If you get called in to the school because of an infraction, approach the meeting calmly. If you barge in and start ripping into your child it only makes them more fearful to tell the truth or think clearly about what happened.
Most children feel very guilty about disappointing their parents. Use those feelings to your advantage, but use them wisely. Convict, never condemn. Convicting means that you state what was not right, "You did not come home on time." My father used to convict and condemn. "You did not come home on time, you'll never amount to anything if you keep this up." Deal with the problem and only the problem. You don't need to add commentary that will possibly hurt your child's self-esteem or their willingness to try to do the right thing.
With school comes homework. This is potentially the area where you can really fail your child. Be involved in their homework. Don't do it for them, but be there in the beginning. Children are easily distracted. Turn the TV off. Find a quiet place, a regular place where you do the homework. Make sure they have the right tools - pencils, paper, glue, etc. And do homework at the same time every day. Again, children like routines. We always did homework while the dinner dishes were being done. If my daughter had a problem, I could dry my hands and help her. The dishes can soak and it makes them easier to clean when you get back to them.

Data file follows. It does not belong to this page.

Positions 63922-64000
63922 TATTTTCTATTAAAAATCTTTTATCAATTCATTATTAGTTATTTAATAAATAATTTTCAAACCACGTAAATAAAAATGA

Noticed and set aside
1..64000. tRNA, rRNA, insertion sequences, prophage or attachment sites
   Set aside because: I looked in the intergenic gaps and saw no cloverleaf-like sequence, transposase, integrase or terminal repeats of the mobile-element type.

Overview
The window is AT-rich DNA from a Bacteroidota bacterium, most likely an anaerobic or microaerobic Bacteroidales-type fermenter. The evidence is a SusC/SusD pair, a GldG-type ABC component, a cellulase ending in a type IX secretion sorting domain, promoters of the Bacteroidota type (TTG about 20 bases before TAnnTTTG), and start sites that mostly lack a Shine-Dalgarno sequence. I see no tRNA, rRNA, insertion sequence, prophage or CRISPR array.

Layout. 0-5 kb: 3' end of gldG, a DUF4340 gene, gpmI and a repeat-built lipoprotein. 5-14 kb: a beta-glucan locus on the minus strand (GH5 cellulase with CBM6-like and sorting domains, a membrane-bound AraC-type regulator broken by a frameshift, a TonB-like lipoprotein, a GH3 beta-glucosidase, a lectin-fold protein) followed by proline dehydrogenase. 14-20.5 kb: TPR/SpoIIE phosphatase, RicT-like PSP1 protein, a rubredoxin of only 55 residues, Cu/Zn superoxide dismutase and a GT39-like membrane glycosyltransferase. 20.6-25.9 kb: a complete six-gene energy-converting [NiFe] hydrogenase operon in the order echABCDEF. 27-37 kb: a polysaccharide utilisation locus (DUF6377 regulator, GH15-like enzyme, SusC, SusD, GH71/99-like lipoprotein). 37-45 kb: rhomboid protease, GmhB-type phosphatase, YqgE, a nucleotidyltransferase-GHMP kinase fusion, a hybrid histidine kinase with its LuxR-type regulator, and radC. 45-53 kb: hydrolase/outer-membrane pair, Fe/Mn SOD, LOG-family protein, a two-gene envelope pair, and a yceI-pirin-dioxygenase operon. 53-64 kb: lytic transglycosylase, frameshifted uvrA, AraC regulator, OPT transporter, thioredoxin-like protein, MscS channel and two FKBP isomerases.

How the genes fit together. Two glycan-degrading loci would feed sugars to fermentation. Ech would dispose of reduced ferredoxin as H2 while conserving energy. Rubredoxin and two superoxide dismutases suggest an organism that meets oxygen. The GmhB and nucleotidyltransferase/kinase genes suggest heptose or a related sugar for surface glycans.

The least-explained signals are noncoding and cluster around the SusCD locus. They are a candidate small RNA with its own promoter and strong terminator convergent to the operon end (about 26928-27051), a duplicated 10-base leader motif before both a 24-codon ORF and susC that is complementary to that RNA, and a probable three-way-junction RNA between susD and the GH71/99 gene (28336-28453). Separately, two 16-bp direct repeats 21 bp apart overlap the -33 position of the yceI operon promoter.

Let your child do their homework and school projects themselves. My mother always used to tell me that my school projects weren't good enough and she'd redo them. I felt like I couldn't do anything right. Not what you want to project on to your child.
Nutrition and exercise are a very important part of a child's development. Over 20% of our children today are obese. I blame the parents. You CAN drive past the fast food joints. You CAN cook healthy meals for less at home. You CAN turn the TV off or the XBOX and take your child to the park. Ignorance and laziness are killing our kids. Don't let your child be a victim of your bad habits. Look in the mirror. Maybe you need to change yourself, first. Then, you can be an asset to your child instead of a big ass.
Look out. Everything changes. That sweet child that kissed you when they were dropped off at middle school will suddenly become a different person, and it will happen overnight. Forget the kisses.